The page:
Three chefs work here to cater to namkeen tikka lovers. Malang Jan is one of them. Malangay (as they call him in Pashto) dusts the meat with salt and skews it. “This is paharri (coarse) salt,” he explains. The skewer is turned over the grill every few minutes. The smokiness of the coal adds depth to the flavour. It takes almost 50 minutes for a skewer to get ready.

The ground floor is specified for male customers only while upstairs is a family hall and rooms with traditional floor seating. Your meal is served to you in the same wok, now placed on a cane tablemat with raaeta, salad and simple tandoori naan. After eating, many enjoy Peshawari kehwa (green tea), resting their backs against bolsters.

Talking to us, Nasir Khan (55) said that he runs the business with his elder brother Nisar Khan. They inherited the business from their father Ishaq Khan who set it up some 55 years back. “Ours was the first lamb karahi shop in Khyber Pakhtunkhwa (KP). Another one of this kind was there in Landikotal area of tribal Khyber Agency. It was my father, a Shinwari, who introduced the lamb karahi taste in KP,” he added proudly. The Shinwari is an ethnic Pashtun tribe living on both sides of the Durand Line.

In the early days of their eatery, as Nasir said, their cuisine did not get immediately popular with Peshawarites, who were not accustomed to animal fat’s flavor – the main ingredient of their dishes. It was the people from Waziristan tribal agency, Sadda, and Parachinar areas who comprised most of their customers. These tribal people referred to his father, who used to smoke hashish occasionally, as “charsi” and this became the reason for the name of their restaurant “Charsi Tikka”.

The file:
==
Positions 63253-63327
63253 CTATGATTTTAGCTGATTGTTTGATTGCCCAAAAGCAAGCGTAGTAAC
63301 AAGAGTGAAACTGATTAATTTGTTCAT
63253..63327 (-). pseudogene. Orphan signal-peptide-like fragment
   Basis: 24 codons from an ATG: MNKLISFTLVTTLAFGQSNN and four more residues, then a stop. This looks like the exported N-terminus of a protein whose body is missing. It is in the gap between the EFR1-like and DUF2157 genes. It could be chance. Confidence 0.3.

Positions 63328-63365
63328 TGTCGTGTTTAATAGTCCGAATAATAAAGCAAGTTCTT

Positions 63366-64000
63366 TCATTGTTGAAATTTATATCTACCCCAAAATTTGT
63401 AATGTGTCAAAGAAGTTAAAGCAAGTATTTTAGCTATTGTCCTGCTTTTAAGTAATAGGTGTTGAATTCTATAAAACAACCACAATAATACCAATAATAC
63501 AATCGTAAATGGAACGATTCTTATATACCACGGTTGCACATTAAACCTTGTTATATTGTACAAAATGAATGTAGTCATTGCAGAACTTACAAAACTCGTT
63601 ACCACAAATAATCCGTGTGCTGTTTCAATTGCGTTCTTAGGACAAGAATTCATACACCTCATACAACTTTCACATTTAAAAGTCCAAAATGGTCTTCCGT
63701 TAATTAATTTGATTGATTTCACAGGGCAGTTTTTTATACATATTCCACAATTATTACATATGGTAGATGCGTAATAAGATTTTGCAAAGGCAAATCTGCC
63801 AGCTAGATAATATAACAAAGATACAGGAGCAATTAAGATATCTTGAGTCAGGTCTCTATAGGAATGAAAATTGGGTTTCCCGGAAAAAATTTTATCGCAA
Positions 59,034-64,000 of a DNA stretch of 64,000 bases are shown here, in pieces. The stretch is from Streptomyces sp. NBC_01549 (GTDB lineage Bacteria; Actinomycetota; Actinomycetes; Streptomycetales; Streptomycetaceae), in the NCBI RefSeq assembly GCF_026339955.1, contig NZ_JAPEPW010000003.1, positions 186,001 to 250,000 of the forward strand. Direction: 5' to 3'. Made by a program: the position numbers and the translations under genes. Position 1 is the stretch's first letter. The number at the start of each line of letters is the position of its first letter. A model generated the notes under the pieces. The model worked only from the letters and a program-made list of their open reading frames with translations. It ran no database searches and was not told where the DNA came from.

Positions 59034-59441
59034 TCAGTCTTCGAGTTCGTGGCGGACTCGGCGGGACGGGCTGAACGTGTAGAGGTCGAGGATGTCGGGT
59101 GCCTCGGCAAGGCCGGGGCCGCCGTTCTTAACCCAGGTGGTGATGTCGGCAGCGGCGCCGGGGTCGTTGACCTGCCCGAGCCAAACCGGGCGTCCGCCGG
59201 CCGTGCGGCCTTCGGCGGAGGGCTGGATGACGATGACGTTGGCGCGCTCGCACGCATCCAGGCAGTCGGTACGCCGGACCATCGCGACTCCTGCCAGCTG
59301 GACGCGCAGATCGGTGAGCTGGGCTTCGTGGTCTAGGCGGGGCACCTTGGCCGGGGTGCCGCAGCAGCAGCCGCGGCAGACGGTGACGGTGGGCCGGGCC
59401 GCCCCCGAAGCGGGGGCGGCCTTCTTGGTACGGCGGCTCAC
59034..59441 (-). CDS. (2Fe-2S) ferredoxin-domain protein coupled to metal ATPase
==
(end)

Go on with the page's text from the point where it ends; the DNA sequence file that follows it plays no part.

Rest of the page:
The owner proudly said that so many well-known personalities including politicians and cricketers were among their customers. Former late president Ghulam Ishaq Khan was also one of them. According to Nasir Khan, they have also cooked meals for General Pervez Musharraf in historical Balahisar Fort, for Mian Mohammad Nawaz Sharif in Raiwind and for Imran Khan in Bani Gala.

“Not only Peshawarites, but also people from other parts of the country eat here now. Even once an angraiz (foreigner) visited my restaurant telling me that he came all the way from his country to visit our place, besides other historical sites of Peshawar. I am not educated. Hard work is the trait I inherited from my father. Now we have our outlets in Rawalpindi, Rawat and Wah cities of the Punjab province as well. All this is the blessing of the Almighty,” Nasir went on to add with a sense of gratitude.

The “angraiz” he was referring to was perhaps either Mark Wiens or Trevor James. Mark Wiens, an American national now based in Thailand, posts his food and travel vlogs on his YouTube channel that has more than six million subscribers. During his visit to Peshawar some one year ago, he could be seen having a meal at Charsi Tikka.

Trevor James, also known as The Food Ranger on YouTube, is a Canadian-born food and travel vlogger and has more than four million YouTube subscribers. He had also posted a vlog some one year back on Peshawari street food, which featured Charsi Tikka as well. In his vlog, he can be seen calling the restaurant’s food as “the ultimate Peshawari feast” …

Meanwhile, my meal was ready to eat. The waiter serving it smiles, “Whoever eats here once gets addicted to the taste. That’s why it is called Charsi Tikka.”

From the next table, Mrs. Khurram visiting from Karachi with her husband fully agrees. With shining eyes, she calls: “You’re in for a treat. Bon appétit!”

The author can be reached at mtjangoo@gmail.com

This article first appeared in Naya Daur. Click here to go to the original.